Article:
Impossible, meet possible: Writing and running

If you think something’s impossible, that may just be because you’ve never done it before. Or seen it done.

Everyone thought a 4-minute mile was impossible. Then two men ran it within weeks of each other.

Roger Bannister (left) and Australian John Landy, the second man to run a 4-minute-mile (Photo: Paul Joseph)

Experts used to believe no one could run a mile in under four minutes. Until Roger Bannister did it in 1954. The four-minute mile barrier had stood for, well…since the invention of the watch, I guess. Unless some earlier race coach used an egg-timer.

But Bannister had his name on the record for less than two months, before another runner ran four minutes, too. The men’s record now stands at just over 3:43, or about 17 seconds faster than Bannister. (To date, the fastest women’s time is about 4:12.)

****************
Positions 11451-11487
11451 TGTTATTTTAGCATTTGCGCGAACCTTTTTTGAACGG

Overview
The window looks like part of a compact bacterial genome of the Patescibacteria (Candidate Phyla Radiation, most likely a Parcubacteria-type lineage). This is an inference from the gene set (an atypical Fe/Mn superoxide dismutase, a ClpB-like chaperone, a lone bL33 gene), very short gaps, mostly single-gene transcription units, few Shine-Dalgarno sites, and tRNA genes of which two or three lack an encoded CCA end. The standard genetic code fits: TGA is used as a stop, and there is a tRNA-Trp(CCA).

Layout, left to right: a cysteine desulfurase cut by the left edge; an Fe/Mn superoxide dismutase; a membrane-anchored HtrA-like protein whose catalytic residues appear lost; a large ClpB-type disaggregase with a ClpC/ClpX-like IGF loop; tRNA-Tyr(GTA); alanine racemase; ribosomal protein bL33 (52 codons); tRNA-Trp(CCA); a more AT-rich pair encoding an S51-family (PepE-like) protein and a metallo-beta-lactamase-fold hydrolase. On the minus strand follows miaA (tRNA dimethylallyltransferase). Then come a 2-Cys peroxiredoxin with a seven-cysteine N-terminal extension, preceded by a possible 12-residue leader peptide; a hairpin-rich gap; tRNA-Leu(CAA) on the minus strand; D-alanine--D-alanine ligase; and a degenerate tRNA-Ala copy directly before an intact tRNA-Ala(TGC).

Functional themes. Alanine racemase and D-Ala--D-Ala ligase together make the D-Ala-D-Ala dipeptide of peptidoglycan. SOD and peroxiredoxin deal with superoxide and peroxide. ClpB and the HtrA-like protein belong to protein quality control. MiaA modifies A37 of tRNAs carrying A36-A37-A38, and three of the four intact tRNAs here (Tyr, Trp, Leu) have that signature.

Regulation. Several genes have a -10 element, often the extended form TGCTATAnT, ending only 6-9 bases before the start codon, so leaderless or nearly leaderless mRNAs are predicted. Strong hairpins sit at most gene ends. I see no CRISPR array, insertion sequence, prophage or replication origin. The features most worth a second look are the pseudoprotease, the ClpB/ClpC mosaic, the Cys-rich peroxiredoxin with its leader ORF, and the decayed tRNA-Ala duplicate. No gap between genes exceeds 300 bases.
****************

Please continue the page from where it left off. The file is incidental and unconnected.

Running and writing

Now, I’m not a runner, although I did once spend an hour in proximity to a book on the subject. One writing teacher started the semester by plopping Jim Fixx’s The Complete Book of Running on her desk.

“Reading a book about running will not make you a runner,” she said. Being writers, we all recognized a good analogy when we saw one. Only one thing could make us writers: we would have to write.

Which I do, every day for myself, and at least five days a week for my clients. Neither rain nor sleet nor snow nor lack of internet connection will keep me from getting in at least 15 minutes of writing a day. It’s a ridiculously low bar, so I am delighted to jump over it consistently.

What makes it easy for me to do something every day that many people sweat and strain over? I know I can do it. So I do.

Why didn’t the second guy to run the sub-four-minute mile have to wait centuries to do it? Because Roger Bannister had shown that it was possible.

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